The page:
Since AWS and Alibaba had done it, he said that other big cloud providers can have their own data centres.
“CSPs may have plans to build their infrastructure in the region, and this is likely to be a threat to the co-location market,” he said.
However, he said that a variety of legal, technical and financial factors are strongly encouraging local co-location.
“It could be cheaper for telcos to outsource the service rather than doing it by itself. Telecom providers will either have to invest to keep up with the market demand and the competition from co-location pure players or sell off parts (or all) of their data centre businesses to provide investors with interesting opportunities to buy stakes in an operator’s data centre business or their infrastructure,” he said.
Carlyle recently announced its plans to acquire a 25% stake in Bharti Airtel (India’s largest integrated telecoms operator), Brookfield invested in A&T’s data centre business (mainly in the US) in 2019 and Asterion Industrial Partners invested in Telefonica’s data centres in seven countries in North and Latin America.
“The selloff will provide operators with the cash to invest in their core services such as improving network coverage or developing new technologies (such as 5G) and they are trying out different strategies,” he said.
Google is building its own data centres in Europe after renting the infrastructure for a long time after realising the cost-efficiency of having their infrastructure than to rent the infrastructure but Fares said that they will still be renting the infrastructure, especially in remote areas where the investment is not justified.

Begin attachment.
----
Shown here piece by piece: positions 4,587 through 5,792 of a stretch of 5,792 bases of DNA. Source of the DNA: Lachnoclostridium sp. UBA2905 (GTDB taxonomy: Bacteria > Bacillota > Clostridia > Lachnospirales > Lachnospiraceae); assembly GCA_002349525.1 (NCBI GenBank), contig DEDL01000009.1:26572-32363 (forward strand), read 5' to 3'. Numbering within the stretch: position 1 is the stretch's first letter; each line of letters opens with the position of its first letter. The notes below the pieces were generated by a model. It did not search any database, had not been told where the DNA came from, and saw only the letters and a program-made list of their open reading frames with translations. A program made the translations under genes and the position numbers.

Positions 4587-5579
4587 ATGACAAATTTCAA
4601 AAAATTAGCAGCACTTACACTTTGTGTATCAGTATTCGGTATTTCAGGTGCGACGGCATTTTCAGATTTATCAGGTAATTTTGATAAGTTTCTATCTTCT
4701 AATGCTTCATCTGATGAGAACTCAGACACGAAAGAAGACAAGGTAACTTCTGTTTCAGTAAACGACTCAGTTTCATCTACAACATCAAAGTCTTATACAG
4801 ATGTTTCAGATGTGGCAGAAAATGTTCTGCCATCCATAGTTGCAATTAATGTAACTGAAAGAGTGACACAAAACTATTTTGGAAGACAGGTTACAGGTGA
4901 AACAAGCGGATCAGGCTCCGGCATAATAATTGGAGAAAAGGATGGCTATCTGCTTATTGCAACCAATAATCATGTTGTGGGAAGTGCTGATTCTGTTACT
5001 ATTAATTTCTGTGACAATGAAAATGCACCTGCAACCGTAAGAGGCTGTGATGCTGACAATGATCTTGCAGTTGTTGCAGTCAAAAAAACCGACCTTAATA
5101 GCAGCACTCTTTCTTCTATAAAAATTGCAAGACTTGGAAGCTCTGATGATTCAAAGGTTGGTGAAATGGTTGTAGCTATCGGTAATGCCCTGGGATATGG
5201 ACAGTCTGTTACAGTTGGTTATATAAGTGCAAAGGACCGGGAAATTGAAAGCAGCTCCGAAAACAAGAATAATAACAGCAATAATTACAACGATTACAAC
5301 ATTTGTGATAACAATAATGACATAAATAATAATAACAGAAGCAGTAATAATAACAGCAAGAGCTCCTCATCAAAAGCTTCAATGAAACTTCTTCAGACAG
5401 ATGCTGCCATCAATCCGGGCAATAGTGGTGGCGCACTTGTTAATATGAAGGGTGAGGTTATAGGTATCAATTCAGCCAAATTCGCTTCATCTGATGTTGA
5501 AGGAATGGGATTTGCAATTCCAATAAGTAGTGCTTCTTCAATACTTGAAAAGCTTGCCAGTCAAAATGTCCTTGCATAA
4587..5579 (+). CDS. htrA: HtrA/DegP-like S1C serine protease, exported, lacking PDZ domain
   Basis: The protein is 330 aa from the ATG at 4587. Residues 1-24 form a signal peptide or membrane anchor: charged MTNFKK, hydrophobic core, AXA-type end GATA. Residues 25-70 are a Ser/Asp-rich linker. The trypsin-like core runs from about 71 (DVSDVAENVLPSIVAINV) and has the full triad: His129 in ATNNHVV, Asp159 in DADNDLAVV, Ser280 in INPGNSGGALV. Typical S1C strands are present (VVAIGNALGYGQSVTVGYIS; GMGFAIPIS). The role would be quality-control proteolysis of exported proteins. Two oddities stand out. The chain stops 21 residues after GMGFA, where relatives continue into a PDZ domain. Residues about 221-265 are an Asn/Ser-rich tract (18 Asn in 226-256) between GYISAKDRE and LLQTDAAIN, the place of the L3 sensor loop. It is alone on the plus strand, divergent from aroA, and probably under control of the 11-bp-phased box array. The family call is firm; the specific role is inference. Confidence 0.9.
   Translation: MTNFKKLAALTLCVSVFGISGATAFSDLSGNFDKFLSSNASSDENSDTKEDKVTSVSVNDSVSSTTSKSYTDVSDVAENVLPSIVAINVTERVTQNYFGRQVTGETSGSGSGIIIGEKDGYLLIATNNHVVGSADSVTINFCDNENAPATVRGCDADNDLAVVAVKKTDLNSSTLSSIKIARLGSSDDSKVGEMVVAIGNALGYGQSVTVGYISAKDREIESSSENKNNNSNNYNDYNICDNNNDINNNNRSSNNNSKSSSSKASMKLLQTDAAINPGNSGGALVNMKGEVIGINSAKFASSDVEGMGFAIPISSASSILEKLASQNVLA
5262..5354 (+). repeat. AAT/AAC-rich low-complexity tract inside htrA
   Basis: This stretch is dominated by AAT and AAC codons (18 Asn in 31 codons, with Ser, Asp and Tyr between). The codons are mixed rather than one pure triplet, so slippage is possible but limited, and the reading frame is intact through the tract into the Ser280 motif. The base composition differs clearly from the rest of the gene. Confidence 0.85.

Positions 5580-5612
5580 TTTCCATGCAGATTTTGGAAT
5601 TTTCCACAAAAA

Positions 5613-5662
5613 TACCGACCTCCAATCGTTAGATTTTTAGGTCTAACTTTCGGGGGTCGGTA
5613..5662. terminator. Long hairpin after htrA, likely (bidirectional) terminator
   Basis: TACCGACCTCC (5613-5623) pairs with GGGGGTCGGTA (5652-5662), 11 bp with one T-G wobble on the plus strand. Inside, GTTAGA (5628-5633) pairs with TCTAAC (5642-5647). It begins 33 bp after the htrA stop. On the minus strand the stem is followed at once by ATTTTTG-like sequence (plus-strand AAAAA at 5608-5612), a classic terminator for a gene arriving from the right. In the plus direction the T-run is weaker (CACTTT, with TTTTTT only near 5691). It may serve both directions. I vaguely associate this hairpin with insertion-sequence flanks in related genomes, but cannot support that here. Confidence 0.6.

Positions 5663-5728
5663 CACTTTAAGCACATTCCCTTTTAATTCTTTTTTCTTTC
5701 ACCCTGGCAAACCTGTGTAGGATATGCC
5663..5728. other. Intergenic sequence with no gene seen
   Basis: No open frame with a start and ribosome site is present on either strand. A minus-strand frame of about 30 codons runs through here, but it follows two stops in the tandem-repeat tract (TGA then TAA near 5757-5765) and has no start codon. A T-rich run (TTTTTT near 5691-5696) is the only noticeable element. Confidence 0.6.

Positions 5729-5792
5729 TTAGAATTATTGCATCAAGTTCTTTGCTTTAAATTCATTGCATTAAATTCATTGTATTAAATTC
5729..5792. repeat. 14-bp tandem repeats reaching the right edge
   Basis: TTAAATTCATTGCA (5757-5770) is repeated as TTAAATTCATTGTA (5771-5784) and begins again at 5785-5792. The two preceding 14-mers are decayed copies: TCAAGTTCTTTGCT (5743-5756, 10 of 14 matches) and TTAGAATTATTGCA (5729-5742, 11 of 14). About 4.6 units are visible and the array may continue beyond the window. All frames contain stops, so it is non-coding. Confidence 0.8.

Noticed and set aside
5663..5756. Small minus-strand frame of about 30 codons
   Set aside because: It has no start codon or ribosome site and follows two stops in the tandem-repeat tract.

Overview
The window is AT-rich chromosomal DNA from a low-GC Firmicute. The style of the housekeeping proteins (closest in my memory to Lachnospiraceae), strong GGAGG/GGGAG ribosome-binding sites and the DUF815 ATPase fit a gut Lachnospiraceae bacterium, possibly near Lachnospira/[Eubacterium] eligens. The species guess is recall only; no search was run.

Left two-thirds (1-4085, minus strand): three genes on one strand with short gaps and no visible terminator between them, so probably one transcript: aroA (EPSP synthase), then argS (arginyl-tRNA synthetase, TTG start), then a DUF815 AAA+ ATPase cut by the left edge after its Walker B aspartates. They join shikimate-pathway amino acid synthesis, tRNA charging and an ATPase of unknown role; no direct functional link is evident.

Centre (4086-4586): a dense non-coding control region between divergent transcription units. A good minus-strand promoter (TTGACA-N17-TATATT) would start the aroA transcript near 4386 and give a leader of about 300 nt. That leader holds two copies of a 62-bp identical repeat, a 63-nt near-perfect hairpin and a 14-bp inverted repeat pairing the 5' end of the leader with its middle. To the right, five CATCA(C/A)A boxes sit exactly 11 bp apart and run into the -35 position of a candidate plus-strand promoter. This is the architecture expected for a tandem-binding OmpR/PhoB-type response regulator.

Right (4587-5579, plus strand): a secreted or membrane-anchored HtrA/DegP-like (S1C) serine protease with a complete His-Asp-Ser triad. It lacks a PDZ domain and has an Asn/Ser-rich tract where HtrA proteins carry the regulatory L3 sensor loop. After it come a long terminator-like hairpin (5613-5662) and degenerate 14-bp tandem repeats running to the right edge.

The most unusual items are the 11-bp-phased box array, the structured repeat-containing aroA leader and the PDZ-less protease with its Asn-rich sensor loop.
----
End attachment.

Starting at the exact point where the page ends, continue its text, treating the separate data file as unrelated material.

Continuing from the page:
“The trend is happening in the US and Europe and it is expected to be adopted in the region also at a later stage where big cloud players might have their own data centres and, at the same time, rent the infrastructure from co-location providers,” he said.
Even though telecom operators offered data centre services, he said that it is not an important one for them and they are not specialised in that.
In the near term, he said that big cloud players will not put their money on own data centres as it is risky but when there is a certain level of local demand, they could open their infrastructure (and this why Alibaba has put the building of its second data centre on hold) and this may take some time.
“We expect to see a shift from centralised facilities towards resources that are closer to the end-user (and are thus smaller), which will increase the number of ‘edge data centres’ in locations where CSPs’ investment in private facilities is not justified,” he said.
However, he said that there are small cloud players who are not as big as AWS or Microsoft and they will need to rent the infrastructure as it is not economically conceivable for them to build their own data centres.
Investments in the co-location market, he said should enable infrastructure providers to match CSPs’ requirements in terms of reliability and performance, which should limit CSPs’ motivation for building their infrastructure to just economic aspects, that is, cost-efficiency (which should be conditioned by the size of the demand due to economies of scale).